Why cats can be stressed by whiskers and whether they can grow more than just a muzzle: interesting facts
Cat whiskers are much more than rudimentary accessories. In fact, it would be difficult for cats to perform a number of important functions without them.
The whiskers are two to three times thicker than normal cat fur and have deep roots. It is present not only near the mouth but also over the eyes, near the ears and on the back of the forelegs - all the places that a cat needs to gather information about its surroundings. Treehugger tells us more about cat whiskers.
Cats usually have 24 whiskers - 12 on each cheek. They grow in four horizontal rows of three in each. Some cats have more than 24 whiskers, but the total should always be an even number. It is important for the whiskers to be distributed symmetrically on both sides of the muzzle - so that the cat can accurately read its surroundings.
Unlike human hair, cat whiskers are deeply rooted and connected to the nervous system. The tips of the whiskers are equipped with sensory organs called proprioreceptors. Their main function is to send signals to the brain to better determine the distance to an object and the direction of movement.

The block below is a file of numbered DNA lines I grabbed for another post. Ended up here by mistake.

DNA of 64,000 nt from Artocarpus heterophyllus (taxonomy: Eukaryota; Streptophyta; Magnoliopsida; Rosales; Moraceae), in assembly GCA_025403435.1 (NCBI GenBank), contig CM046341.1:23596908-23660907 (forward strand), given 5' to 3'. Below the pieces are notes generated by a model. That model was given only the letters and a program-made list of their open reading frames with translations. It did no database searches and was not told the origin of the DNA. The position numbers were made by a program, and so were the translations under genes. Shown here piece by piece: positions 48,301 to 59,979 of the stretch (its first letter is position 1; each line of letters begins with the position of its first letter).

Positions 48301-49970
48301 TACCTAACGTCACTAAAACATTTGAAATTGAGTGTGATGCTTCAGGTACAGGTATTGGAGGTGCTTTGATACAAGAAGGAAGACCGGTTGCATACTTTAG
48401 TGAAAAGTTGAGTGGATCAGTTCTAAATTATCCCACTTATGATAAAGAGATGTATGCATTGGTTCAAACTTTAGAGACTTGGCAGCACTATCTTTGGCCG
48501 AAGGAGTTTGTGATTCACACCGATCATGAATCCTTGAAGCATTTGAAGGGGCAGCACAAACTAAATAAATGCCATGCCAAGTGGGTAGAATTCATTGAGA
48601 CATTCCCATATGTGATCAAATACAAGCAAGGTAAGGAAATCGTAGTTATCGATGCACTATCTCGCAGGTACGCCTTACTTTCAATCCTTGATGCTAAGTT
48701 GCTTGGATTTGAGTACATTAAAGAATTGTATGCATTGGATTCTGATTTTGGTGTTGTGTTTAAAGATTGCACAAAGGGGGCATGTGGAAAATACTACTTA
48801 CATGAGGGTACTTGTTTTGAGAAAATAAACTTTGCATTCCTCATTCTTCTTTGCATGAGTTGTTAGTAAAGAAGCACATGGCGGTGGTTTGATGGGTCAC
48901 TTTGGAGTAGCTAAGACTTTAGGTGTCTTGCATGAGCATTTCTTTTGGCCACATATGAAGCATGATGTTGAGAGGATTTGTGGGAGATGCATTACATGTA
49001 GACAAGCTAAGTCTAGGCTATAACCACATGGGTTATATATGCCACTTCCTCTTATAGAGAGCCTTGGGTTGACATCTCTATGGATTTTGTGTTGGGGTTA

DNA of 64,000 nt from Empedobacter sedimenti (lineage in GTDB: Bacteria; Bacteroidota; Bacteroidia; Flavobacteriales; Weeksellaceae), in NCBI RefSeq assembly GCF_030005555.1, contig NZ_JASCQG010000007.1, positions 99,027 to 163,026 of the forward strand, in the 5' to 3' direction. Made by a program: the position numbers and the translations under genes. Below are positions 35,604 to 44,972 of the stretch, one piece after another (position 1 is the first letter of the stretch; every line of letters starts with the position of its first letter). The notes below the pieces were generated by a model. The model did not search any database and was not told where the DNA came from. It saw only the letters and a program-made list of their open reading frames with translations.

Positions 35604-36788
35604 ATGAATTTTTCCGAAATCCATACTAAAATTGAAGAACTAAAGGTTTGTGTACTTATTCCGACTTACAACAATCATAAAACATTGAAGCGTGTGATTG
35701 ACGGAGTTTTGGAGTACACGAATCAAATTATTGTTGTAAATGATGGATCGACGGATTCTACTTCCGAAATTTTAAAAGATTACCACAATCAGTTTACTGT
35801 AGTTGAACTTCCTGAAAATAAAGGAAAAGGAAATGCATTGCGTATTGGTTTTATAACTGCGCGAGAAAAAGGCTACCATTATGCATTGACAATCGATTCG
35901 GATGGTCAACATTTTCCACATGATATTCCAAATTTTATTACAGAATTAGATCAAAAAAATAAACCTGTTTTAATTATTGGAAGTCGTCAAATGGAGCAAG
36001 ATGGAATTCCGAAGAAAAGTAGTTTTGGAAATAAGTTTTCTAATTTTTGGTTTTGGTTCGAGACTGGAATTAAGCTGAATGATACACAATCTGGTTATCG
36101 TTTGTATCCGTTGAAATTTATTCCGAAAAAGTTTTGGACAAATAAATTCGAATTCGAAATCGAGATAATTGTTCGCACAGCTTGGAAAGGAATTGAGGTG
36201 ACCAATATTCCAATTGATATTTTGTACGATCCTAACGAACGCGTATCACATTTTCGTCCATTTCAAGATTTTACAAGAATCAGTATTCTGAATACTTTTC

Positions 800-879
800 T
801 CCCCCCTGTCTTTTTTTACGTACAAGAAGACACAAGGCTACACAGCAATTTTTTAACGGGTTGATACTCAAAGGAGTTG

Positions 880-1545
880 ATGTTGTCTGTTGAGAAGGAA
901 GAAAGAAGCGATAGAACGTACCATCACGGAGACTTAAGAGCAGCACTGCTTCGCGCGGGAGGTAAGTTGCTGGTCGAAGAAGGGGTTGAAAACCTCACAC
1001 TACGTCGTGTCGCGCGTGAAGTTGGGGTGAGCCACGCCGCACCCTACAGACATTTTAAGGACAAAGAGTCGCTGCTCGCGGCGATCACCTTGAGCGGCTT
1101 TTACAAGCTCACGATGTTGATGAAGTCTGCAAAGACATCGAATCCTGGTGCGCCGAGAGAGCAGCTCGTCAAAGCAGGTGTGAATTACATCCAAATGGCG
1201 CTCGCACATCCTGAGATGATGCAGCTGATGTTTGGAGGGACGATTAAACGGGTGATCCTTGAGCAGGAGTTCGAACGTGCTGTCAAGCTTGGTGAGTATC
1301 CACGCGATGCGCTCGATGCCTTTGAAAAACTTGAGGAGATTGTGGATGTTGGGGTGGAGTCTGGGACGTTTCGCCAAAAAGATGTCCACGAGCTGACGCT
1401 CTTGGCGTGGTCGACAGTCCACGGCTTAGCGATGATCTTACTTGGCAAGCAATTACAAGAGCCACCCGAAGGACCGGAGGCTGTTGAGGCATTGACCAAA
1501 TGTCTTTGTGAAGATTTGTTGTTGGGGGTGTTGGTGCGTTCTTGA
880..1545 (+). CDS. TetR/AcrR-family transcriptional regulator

'Whisker stress' occurs when the food or water bowl is too narrow. The whiskers are so sensitive that they can even become damaged if they come into frequent contact with the surface of the bowl.
Sensitive whiskers on the back of the forelegs and underside of the wrists help the cat to climb trees and kill prey. When a cat holds a mouse, say, in its forelegs, these whiskers tell it whether its prey is moving (as a cat can't see well up close) and whether the prey is in a suitable position for a lethal bite.
A relaxed and saggy moustache indicates a contented animal. If a cat pushes its whiskers back, it's very frightened. This was found in a study conducted by the University of Melbourne. If its whiskers are protruding and its ears are bent backwards - be careful - it might show signs of aggression.
Why a moustache might fall out
Mustaches should never be trimmed. It goes through its natural growth and loss phases, just like its hair. It's normal to occasionally find a mustache at home that has fallen out. It's nothing to worry about - it will grow back on its own. However, if you notice a sudden increase in moustache, it could mean that your cat is suffering from allergies or infection.
Previously, OBOZREVATEL told you what mistakes cat owners often make in the summer.